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There are a number of science, engineering and social and economic problems whose solutions will require more powerful computers, better networks and storage solutions, and more advanced software than is currently available. These are the problems driving metacomputer development.
They include such problems as predicting the weather, analyzing fuel combustion, ocean modeling, the rational design of drugs, and determining the origin of structure in the universe. Tackling many of these problems require computer simulation, which has joined observation and theory as one of the fundamental paradigms of modern science.
Simulation requires that a mathematical model of physical phenomena be translated into a program that instructs the computer how to carry out calculations based on input data. Finding accurate solutions in a reasonable amount of time (i.e. hours) to very large and complex problems typically demands teraflop (trillion floating point operations per second) computer performance and 100 gigabyte memories--something that no single supercomputer can achieve today.
Combining the power of several high performance computers offers one path to achieving teraflop performance. But doing so will require fast networking systems that not only permit the individual computers to "talk" to eachother at speeds to match, but also support realtime interaction between the researcher and the data being computed.
For example, researchers who use numerical processing to remotely "steer" instruments such as telescopes or microscopes will demand nearly gigabit or even terabit per second transmission rates--something still beyond the capabilities of today's networks.
Archiving the enormous data sets typically generated by Grand Challenge applications presents another problem. Storage devices are required that can accept and output terabyte volumes of data at high transfer rates directly to or from the network; ideally the data, perhaps distributed among a number of different storage sites, should appear as an uniform, easy-to-access set of files to researchers.
A group of radio astronomers are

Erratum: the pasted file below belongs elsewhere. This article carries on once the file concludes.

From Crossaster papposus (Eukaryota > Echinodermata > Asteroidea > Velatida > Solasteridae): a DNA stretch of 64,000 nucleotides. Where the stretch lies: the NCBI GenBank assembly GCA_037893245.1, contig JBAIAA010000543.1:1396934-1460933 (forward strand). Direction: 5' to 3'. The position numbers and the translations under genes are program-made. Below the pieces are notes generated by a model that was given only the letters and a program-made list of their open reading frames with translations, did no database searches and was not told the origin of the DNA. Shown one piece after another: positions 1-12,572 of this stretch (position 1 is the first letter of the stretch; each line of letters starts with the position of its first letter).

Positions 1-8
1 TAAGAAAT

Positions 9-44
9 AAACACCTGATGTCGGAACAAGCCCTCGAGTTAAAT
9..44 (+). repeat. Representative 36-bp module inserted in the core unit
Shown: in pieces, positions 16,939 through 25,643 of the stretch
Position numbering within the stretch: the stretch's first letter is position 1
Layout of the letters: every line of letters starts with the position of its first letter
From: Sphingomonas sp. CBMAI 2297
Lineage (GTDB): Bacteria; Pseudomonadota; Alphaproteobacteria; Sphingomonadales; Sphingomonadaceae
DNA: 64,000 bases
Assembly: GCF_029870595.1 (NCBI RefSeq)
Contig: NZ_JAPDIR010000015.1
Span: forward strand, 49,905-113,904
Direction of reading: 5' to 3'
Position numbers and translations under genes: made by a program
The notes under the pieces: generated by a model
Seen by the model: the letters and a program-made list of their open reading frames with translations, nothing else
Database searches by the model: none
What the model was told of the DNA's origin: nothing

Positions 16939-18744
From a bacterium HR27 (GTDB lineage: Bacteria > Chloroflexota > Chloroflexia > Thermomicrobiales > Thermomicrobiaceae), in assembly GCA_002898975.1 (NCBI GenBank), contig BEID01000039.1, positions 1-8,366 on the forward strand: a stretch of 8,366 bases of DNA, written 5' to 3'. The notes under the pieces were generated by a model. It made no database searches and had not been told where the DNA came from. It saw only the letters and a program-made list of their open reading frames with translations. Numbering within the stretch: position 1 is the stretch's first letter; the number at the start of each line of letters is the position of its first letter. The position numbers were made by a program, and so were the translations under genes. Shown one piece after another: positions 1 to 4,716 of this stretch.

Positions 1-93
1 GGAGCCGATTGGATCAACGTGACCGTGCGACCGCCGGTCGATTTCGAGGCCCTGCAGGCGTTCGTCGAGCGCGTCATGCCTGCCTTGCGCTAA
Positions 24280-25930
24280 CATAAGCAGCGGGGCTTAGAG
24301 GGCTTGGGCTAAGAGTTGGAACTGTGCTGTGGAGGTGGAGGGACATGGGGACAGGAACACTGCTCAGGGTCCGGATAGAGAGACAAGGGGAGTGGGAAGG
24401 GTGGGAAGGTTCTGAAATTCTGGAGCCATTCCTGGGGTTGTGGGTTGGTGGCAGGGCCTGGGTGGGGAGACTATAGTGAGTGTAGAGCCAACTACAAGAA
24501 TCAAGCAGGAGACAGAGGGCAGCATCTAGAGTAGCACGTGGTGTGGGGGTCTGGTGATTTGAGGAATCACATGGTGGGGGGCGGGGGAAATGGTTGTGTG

developing innovative computational tools and techniques to support collaborative
observations on faraway telescopes, as well as rapid image formation and data analysis.
Numerical cosmologists are using
supercomputers to simulate the origin of structure in the universe. Using
virtual environments, they navigate, analyze and interact with the data as
at the University of Illinois use high performance
computers to simulate the genesis and evolution of thunderstorms that spawn tornadoes.
They are also employing virtual reality systems to analyze and interact with huge
data sets stored at several sites around the country.
The Federal Government's High Performance Computing and Communicatation Program supports research into numerous other Grand Challenges: for example, aircraft design, environmental modeling and prediction, molecular biology and biomedical imaging, and space science.
The "national information superhighway," now somewhat of a tired cliché, is more properly known as a National Information Infrastructure (NII). The HPCC program is helping to develop much of the technology underlying the NII, in order to address National Challenges--fundamental applications that are information-intensive, and have broad and direct impact on the nation's competitiveness and the well-being of its citizens.
National Challenges aim to improve health care delivery, civil infrastructure, national security, design and manufacturing, efficiency among small and medium sized businesses, environmental monitoring, education training and lifelong learning, and access to information.
Tackling National Challenges, like Grand Challenges, will require integrated computational, network, storage, software, and virtual environment resources--in other words, the technologies of metacomputing.
Several National Challenge projects are already underway. Physicians at the National Jewish Center for Immunology and Respiratory Medicine in Denver, Colorado, in collaboration with researchers at the Los Alamos National Laboratory, have developed a telemedicine system based on a radiographic repository at Los Alamos. The application allows physicians from across the country to view radiographic data via a sophisticated multimedia interface, match a patient's radiographic information with the data in the repository, review treatment history and success, and determine the best treatment for the patient.
Other scientists are using virtual reality to literally--in this case--immerse themselves in their data. Researchers at Old Dominion University in Norfolk, Virginia, in collaboration with NCSA, have created a Chesapeake Bay Virtual Ecosystem, in an attempt to understand the complex interactions between Chesapeake Bay currents, seasonal changes in salinity, sealife, and a whole host of other factors. Their work benefits a complex, highly productive ecosystem that also happens to support important but steadily dwindling commercial species like the blue crab.
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